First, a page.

4th District candidates face off in St. Paul

Courtney Blanchard

Nestled in a quaint residential neighborhood, the University’s St. Paul campus is isolated from the city’s bright lights, noise and contentious politics.

While the 5th Congressional District race is drawing the most attention on the Minneapolis campus, the muted 4th District race blends in amid the pastoral landscape of the St. Paul campus.

Incumbent Democratic U.S. Rep. Betty McCollum faces one challenger, Republican Obi Sium. The race has attracted minimal media attention since Jack Shepard, an eccentric dentist and accused felon living in Italy, lost to Sium in the Republican primary.

The race is considered a “safe seat” for the DFL, said University political science professor emeritus William Flanigan.

He said McCollum is an effective campaigner who would be difficult to pry from the seat she’s held since 2001.

“It’s very hard for the Republicans to see themselves as successfully challenging her,” Flanigan said. “And so they put their effort and money into other races.”

Both parties concede safe races to the other party, Flanigan said, and the result is often less polling and media attention.

This means many people aren’t aware of the incumbent’s challenger, the issues or the differences between candidates, he said.

First-year architecture student Janneke Schaap said she’s only aware of candidates’ names in the upcoming election and will do research to find out about the candidates and issues.

“I’m not just going to vote for someone I don’t know,” she said.

Schaap, who lives in Bailey Hall and plans to vote for the first time in November, said voting based only on a candidate’s party is a big mistake. She said she’ll turn to resources like Minnesota Public Radio’s election coverage to research candidates.

Obi Sium

Sium is a water resources engineer with the Department of Natural Resources who isn’t afraid to express his political views.

“The liberals and their ideas will take America downhill,” he said.

In a recent interview, Sium discussed his background growing up poor in the African country Eritrea, where he said he walked barefoot for three miles to a tiny village schoolhouse. Advancing himself through the education system, he eventually earned a degree in civil engineering.

Sium moved to the United States in 1973. He said he’s running for Congress because it’s a continuation of the oath he took to defend the Constitution when he became a citizen.

“I’m for lower taxes and smaller size of government,” he said. “There’s a lot of fraud and waste in government.”

Sium said he wants to improve education, reinvent health care and make sure the country is defended from terrorism.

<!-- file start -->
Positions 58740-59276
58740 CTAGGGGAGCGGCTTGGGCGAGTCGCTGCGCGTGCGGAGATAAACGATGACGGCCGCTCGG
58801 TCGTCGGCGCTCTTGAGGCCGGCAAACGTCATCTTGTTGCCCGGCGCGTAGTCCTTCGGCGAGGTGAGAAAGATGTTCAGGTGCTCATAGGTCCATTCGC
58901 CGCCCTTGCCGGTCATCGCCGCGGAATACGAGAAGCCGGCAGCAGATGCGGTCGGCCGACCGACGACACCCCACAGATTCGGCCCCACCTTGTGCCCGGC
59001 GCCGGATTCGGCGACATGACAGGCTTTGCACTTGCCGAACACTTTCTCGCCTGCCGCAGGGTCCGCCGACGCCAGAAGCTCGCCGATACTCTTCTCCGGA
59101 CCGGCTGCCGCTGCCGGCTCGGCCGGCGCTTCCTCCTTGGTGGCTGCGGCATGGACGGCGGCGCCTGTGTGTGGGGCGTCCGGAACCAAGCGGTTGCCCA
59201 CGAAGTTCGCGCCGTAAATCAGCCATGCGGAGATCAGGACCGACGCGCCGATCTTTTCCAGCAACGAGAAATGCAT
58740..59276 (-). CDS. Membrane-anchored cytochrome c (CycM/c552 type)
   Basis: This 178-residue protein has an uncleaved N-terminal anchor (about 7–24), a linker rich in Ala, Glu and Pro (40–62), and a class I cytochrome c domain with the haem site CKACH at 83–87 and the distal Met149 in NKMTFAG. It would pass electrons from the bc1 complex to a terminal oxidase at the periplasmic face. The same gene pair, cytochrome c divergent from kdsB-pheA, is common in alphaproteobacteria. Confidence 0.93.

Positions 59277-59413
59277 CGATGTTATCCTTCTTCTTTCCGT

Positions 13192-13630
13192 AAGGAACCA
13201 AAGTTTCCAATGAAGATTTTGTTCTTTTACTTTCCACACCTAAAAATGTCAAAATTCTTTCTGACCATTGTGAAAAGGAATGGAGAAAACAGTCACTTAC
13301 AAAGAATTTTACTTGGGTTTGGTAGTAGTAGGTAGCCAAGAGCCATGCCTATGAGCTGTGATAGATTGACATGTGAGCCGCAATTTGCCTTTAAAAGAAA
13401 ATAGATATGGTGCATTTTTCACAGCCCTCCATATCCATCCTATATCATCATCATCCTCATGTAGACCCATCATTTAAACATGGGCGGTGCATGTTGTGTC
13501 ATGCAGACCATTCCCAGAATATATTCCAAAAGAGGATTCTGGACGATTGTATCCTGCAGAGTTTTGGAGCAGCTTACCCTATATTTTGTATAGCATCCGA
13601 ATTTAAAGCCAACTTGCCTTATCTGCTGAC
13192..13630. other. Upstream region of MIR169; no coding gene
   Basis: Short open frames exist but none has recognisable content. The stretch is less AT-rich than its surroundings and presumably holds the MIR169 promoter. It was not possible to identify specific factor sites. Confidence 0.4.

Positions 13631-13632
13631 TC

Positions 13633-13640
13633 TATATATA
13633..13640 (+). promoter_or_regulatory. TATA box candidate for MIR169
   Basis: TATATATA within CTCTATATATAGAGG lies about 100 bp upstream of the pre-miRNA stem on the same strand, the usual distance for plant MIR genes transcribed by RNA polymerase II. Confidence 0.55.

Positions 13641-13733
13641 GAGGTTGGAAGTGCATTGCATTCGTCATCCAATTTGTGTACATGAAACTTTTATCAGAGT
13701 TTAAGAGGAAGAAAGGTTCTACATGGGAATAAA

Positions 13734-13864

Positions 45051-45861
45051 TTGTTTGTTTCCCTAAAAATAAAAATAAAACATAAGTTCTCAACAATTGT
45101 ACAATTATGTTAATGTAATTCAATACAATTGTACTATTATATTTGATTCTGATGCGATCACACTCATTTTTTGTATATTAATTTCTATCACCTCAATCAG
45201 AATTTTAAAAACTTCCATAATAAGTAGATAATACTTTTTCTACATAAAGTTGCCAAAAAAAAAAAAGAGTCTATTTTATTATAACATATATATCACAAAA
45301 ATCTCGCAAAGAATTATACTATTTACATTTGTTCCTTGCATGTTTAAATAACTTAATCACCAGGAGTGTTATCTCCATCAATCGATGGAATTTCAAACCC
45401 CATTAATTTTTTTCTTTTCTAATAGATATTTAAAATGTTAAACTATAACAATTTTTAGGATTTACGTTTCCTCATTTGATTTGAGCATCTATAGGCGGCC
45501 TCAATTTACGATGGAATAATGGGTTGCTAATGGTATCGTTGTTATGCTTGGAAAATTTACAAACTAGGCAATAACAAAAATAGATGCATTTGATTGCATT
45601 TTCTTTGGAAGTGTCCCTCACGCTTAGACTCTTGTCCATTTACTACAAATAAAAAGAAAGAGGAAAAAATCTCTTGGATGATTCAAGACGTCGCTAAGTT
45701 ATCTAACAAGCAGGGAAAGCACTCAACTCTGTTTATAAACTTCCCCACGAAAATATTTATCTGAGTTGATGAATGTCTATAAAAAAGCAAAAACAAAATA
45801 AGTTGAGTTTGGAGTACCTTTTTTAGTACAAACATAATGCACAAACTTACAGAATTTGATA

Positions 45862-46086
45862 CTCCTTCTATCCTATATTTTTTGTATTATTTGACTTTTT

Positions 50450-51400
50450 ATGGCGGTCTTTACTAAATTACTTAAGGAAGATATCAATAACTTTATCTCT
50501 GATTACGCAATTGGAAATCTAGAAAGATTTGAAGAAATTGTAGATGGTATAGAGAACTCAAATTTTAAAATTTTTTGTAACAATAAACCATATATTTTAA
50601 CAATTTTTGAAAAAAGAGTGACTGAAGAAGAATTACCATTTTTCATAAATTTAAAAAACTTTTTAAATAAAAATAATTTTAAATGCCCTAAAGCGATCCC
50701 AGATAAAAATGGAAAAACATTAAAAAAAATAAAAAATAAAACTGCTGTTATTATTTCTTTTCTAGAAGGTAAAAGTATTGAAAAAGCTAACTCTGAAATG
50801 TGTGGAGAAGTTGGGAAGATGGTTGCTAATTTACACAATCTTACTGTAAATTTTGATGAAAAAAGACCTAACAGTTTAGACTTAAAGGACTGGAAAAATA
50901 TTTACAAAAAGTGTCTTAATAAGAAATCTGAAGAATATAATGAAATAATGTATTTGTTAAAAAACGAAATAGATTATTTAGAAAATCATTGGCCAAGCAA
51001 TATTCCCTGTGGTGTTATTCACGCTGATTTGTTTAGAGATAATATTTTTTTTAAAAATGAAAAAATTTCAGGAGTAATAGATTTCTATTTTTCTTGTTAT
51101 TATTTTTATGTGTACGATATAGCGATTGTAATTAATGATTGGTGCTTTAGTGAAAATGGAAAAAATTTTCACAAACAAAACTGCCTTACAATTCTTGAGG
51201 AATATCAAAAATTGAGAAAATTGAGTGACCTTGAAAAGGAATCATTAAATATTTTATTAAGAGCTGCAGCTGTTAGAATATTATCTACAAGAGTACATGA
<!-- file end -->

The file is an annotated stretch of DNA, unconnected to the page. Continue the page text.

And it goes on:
He said he supports the war in Iraq and that the United States needs to send more troops, because America as a superpower has the ability to bring peace to the region.

“I don’t care who’s doing the killing, it’s done on our watch,” he said. “America is ultimately responsible.”

The United States should withdraw troops after borders are secure and Iraqis are equipped to defend themselves, Sium said.

Betty McCollum

Without a lot of money or a well-known family name, McCollum said she was reluctant to run for Congress in 2000. However, the same group of supporters who urged her to run for North St. Paul City Council after her daughter was injured in a playground accident suggested she take her skills to Washington.

Like Sium, McCollum’s top issues include Iraq, education and health care. She and Sium agree that the country needs to push for clean energy.

McCollum said she wants to provide health care at the national level and give more money to higher education through programs like the Pell Grant.

“If the Democrats take control (of the House), I think that it would be wise for the Bush administration to realize that the American people have spoken Ö that America needs to go in a new direction,” she said.

McCollum voted against authorizing force in Iraq in 2002. She said the president needs a plan to withdraw troops from the country.

The three-term congresswoman said she voted for the first time in 1972, when the voting age was lowered to 18.

When college students don’t vote, she said, they forfeit their voice to those who do show up to the polls.

And even though her vote for presidential candidate George McGovern didn’t get him elected, McCollum said it was worthwhile.

“I believe I did make a difference, because the (country’s direction) did change,” she said.